|Painting Name||The Snake Charmer|
|Painter Name||Karl Wilhelm Gentz|
|Size||92.7 x 59.7 cm (3' x 23½")|
|Current Location||Private collection|
Snake charming was originally initiated in India, as we can read about snake deities (Nagas) and snakes protecting many gods of Hinduism in their old scriptures.
As the snake charming art cultivated, the popularity of the art drift it to the other neighbor countries like Pakistan, Afghanistan and African countries like Egypt.
In India Snake charming was a practiced by a special musical organ by which it is said that snake gets charmed to the tune (scientifically snakes can’t hear anything but gets “charmed” by the movement of the snake charmer’s head). But, different countries customized snake charming according to their convenience.
This painting represents snake charmer of Egypt is playing the same trick with a long flute-like organ. Mostly the snakes’ fangs and venoms are omitted out forcefully, so they could not harm the snake charmers as well as to the public if gets slipped away from the charmer’s hands.
A boy from charmer’s side is collecting money from the spectators. The family of the snake charmer is sitting right behind him while he is performing his show. Thus, we can understand that this was a normal and non-weird thing. Having very less sources of entertainment people – at that time – watched such shows with very much interest, while the snake charmer would get their everyday meal from such everyday shows. They were the entertainers of the time. Today, snake charmers are not easily found as there are governmental rules against owning a snake and people also are very much less interested in snake-charmers’ shows as there are many other more intriguing options available.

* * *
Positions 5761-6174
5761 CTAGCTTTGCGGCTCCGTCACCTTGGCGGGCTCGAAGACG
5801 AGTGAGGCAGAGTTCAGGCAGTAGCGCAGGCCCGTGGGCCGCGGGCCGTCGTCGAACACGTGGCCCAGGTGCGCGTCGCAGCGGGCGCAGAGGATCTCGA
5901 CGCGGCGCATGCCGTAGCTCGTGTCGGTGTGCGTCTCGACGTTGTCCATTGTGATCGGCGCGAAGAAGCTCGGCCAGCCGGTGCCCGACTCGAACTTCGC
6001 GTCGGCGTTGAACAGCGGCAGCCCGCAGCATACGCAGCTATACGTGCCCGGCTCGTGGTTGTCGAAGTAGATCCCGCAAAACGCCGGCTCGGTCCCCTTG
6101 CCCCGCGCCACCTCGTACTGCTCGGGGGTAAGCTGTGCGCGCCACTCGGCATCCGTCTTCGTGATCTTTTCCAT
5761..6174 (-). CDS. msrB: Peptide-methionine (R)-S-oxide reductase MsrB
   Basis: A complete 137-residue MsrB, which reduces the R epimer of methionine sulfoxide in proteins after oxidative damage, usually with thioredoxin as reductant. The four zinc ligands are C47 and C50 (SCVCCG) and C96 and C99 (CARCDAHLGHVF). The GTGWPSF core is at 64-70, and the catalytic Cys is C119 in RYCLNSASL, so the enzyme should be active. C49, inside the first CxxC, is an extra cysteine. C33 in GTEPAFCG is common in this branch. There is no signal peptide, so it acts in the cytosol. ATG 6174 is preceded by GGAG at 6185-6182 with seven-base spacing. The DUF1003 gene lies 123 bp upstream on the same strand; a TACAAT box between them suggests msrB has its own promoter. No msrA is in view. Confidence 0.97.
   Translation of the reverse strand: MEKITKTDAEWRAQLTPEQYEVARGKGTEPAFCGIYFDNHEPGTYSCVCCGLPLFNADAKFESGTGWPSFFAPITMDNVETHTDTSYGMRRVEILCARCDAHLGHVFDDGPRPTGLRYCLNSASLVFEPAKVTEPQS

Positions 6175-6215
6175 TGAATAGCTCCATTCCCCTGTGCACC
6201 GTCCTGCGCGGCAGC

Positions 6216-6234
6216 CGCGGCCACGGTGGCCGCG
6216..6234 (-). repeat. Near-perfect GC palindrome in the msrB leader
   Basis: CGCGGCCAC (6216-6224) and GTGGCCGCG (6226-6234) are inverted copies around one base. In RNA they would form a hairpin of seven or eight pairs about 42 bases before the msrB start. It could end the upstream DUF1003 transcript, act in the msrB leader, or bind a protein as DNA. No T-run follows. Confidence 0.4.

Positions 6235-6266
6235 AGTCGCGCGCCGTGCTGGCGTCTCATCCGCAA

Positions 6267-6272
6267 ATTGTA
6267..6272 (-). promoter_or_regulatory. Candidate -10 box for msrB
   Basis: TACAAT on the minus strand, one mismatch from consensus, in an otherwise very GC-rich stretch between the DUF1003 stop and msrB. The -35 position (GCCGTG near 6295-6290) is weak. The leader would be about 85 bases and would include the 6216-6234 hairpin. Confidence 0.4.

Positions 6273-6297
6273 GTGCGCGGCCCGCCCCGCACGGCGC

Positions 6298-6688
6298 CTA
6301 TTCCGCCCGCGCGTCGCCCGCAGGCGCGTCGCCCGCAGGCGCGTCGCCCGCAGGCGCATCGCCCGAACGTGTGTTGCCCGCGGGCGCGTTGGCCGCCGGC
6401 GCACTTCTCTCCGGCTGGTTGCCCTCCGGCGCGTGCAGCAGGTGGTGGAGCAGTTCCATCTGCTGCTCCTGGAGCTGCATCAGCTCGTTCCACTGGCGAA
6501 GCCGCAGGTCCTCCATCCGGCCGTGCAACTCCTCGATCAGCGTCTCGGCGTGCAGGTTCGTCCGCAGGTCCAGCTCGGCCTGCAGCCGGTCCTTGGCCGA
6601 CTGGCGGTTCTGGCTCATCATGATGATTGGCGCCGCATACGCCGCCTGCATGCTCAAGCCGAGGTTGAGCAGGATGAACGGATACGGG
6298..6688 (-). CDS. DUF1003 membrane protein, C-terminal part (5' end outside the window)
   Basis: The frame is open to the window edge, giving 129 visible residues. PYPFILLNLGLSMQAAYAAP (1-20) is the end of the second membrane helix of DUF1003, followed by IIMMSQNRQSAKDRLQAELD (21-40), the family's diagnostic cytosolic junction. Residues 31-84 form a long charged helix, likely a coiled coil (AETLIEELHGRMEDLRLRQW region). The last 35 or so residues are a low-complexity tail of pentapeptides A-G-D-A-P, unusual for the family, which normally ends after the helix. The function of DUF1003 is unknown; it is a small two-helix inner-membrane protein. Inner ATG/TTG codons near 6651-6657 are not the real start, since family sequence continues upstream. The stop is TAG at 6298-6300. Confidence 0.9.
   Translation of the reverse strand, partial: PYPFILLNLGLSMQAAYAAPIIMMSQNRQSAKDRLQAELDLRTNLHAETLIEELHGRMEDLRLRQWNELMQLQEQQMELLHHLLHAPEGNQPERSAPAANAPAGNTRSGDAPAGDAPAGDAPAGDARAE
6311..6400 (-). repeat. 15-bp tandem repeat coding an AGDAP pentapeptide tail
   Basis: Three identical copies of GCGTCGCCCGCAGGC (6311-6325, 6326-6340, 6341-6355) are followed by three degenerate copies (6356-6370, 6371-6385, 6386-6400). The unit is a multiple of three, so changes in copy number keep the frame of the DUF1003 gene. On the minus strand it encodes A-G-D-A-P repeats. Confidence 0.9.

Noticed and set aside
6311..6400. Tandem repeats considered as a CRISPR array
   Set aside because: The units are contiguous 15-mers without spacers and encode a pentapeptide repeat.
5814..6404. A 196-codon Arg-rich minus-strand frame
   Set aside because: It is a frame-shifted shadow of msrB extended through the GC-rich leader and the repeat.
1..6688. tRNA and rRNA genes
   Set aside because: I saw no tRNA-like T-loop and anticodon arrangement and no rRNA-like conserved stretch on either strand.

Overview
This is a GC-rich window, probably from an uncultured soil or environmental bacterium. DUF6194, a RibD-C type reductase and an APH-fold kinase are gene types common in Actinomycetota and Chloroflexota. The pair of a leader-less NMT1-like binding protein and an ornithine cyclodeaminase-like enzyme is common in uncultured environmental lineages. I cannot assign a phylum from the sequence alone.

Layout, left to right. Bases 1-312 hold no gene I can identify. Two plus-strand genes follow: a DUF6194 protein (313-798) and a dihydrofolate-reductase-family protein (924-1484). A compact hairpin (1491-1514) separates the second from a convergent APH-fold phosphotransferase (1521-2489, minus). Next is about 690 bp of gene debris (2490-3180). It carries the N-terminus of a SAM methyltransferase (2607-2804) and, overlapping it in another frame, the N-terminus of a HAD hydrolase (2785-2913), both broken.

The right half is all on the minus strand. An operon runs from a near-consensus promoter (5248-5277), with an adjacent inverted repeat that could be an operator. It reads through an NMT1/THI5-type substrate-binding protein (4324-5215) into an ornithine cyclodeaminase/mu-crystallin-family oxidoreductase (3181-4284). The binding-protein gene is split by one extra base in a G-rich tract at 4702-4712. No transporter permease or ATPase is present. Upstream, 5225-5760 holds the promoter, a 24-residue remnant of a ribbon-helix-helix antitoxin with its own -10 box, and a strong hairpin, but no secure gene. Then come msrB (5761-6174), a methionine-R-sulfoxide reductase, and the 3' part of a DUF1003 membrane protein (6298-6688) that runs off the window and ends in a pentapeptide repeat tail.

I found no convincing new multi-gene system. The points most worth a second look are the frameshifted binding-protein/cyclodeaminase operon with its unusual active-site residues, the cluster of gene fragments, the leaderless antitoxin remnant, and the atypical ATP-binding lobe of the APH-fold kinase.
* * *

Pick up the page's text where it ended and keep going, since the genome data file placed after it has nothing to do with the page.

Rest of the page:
It is a dying art and one day it will only be available in books, movies and in paintings like this.